My sister's engagement party was this past weekend. Her color scheme of grape ( a deep plum) and gray looked great together on the dessert bar, in the flower bouquet, and on the table settings. It was a wonderful night where family and friends gathered together to celebrate shared happiness. We ate tiny appetizers before indulging in a candy bar with a dark purple assortment of treats including cupcakes, chocolate covered Oreos, cheesecake bites, and rice krispie treats. A special thanks to my aunt and uncle for hosting us, and to my father who gave a lovely toast for my beautiful sister.

Cheers!

Monday, February 17, 2014

Love is All Around








I am not one for Valentine's Day ... or President's Day (save for the sales). But I am a fan of wedding season, as I have mentioned previously here. This year, wedding season will be especially significant for me as my sister will be getting married in May. 

The last wedding I attended was in October, for my good friend Veronica. It was small and beautiful, with touches of cobalt blue (as you can see on her shower cupcakes; I did my nails to match for the big day). 

Subconsciously, I have been buying some very wedding-appropriate accessories to maybe use come May. Kate Spade made this gorgeous LoveBird clutch with feathers. The interior has cute sayings like "peas in a pod" "partners in crime" and "birds of a feather." 

Cupcakes (a food I love) is the way my sister popped the maid of honor question to me. It's taken a long time for me to find out, but my sister is truly one of my favorite partners in crime and one of the great loves of my life. 

The nails at the bottom are a celebratory set designed for the holidays. They are champagne colored and adorned with pearls, crystals, and beads, just like a wedding dress. 

Here's hoping your February (and beyond) is full of love.


Thursday, January 23, 2014

Mitty-ing Around






My 2014 resolution to think less, do more, is off to a good start. It feels wonderful to reconnect with my blog friends. Blogging is so much more intimate than catching up via FB or Instagram, though I enjoy both.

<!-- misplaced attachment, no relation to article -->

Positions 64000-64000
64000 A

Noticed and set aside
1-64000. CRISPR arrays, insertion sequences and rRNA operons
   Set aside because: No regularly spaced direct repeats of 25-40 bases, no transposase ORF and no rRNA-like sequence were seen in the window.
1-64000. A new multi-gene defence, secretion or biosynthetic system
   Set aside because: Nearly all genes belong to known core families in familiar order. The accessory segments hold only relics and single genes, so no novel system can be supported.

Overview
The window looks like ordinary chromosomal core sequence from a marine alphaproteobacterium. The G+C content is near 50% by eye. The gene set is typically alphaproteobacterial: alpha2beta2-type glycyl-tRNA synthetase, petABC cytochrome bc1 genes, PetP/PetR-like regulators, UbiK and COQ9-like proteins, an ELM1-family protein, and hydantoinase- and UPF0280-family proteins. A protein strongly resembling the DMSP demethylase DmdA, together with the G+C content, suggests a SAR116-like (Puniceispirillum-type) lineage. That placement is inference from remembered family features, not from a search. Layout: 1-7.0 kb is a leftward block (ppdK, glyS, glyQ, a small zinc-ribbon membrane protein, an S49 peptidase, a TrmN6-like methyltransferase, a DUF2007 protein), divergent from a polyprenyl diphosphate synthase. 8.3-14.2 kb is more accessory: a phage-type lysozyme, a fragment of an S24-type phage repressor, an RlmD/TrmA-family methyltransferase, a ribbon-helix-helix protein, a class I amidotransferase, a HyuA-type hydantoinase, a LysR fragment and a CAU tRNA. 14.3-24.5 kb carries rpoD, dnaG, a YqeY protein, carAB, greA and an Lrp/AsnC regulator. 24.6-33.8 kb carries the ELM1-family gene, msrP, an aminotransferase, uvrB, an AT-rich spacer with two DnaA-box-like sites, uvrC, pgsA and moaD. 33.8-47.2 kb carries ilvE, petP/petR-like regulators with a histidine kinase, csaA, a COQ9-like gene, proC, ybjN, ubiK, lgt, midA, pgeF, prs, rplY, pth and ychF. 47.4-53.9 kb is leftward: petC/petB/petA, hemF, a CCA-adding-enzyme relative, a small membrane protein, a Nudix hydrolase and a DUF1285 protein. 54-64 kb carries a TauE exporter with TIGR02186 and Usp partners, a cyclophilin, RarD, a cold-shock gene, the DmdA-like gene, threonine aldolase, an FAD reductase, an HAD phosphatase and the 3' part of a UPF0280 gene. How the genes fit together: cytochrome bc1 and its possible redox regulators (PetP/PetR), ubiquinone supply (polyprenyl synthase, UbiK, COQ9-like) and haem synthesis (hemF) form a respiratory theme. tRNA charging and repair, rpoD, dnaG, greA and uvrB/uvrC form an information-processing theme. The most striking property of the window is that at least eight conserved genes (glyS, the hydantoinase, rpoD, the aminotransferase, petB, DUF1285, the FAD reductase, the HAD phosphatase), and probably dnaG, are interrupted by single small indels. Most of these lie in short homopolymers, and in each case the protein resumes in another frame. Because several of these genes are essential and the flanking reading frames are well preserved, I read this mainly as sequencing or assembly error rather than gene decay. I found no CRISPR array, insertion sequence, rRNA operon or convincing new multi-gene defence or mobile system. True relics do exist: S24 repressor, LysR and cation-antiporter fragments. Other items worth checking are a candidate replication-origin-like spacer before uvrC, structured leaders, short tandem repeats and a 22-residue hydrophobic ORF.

With all the talk of Oscar buzz right now, I have been going to see more movies. And although I try to stay away from the mainstream movie theaters (I think it's better to read the book, and almost every movie was first a book; AND they are expensive!) I had to see the Secret Life of Walter Mitty. I had been intrigued with Mr. Mitty since I saw the trailer. After seeing the original film on TMC and learning this installment would be very different, I got more excited. 

The film didn't disappoint. In fact, it is one of the best movies I have seen in a long time. It's a movie that is actually moving. It stirred something inside of me that I had let lay dormant for a long time. The truth is, I can relate to Walter Mitty. I have always been a dreamer; I have always had a vivid imagination. But I identified so much more with the version Ben Stiller portrays. His Mitty suffers from wanderlust, the pressures of family, the perils of romance, all while dedicating himself to a magazine that is sadly going out of print. Mitty has given so much of his life to working on Life Magazine that he realizes he hasn't lived his own. The mission statement of the magazine haunts moviegoers and Mitty throughout the film:

"To see life; to see the world; to eyewitness great events ... to see and be amazed; to see and be instructed."